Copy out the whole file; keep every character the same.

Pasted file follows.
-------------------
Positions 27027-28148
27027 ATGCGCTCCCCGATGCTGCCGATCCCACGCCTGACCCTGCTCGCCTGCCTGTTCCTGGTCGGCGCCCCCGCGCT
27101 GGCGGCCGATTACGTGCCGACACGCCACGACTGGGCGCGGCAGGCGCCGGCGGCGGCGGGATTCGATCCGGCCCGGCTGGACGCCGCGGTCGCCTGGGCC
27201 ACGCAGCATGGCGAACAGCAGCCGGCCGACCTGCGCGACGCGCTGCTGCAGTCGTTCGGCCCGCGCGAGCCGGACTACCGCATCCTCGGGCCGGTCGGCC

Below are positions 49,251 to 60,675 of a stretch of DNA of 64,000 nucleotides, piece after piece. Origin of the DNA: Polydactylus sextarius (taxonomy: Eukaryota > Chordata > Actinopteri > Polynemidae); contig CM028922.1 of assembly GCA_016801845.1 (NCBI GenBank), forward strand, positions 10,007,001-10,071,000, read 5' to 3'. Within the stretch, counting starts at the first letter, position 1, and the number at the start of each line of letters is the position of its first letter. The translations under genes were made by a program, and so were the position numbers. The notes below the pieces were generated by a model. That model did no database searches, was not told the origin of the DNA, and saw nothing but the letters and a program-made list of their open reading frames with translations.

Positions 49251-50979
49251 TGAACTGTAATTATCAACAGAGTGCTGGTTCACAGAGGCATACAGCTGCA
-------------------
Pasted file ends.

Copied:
Positions 27027-28148
27027 ATGCGCTCCCCGATGCTGCCGATCCCACGCCTGACCCTGCTCGCCTGCCTGTTCCTGGTCGGCGCCCCCGCGCT
27101 GGCGGCCGATTACGTGCCGACACGCCACGACTGGGCGCGGCAGGCGCCGGCGGCGGCGGGATTCGATCCGGCCCGGCTGGACGCCGCGGTCGCCTGGGCC
27201 ACGCAGCATGGCGAACAGCAGCCGGCCGACCTGCGCGACGCGCTGCTGCAGTCGTTCGGCCCGCGCGAGCCGGACTACCGCATCCTCGGGCCGGTCGGCC

Below are positions 49,251 to 60,675 of a stretch of DNA of 64,000 nucleotides, piece after piece. Origin of the DNA: Polydactylus sextarius (taxonomy: Eukaryota > Chordata > Actinopteri > Polynemidae); contig CM028922.1 of assembly GCA_016801845.1 (NCBI GenBank), forward strand, positions 10,007,001-10,071,000, read 5' to 3'. Within the stretch, counting starts at the first letter, position 1, and the number at the start of each line of letters is the position of its first letter. The translations under genes were made by a program, and so were the position numbers. The notes below the pieces were generated by a model. That model did no database searches, was not told the origin of the DNA, and saw nothing but the letters and a program-made list of their open reading frames with translations.

Positions 49251-50979
49251 TGAACTGTAATTATCAACAGAGTGCTGGTTCACAGAGGCATACAGCTGCA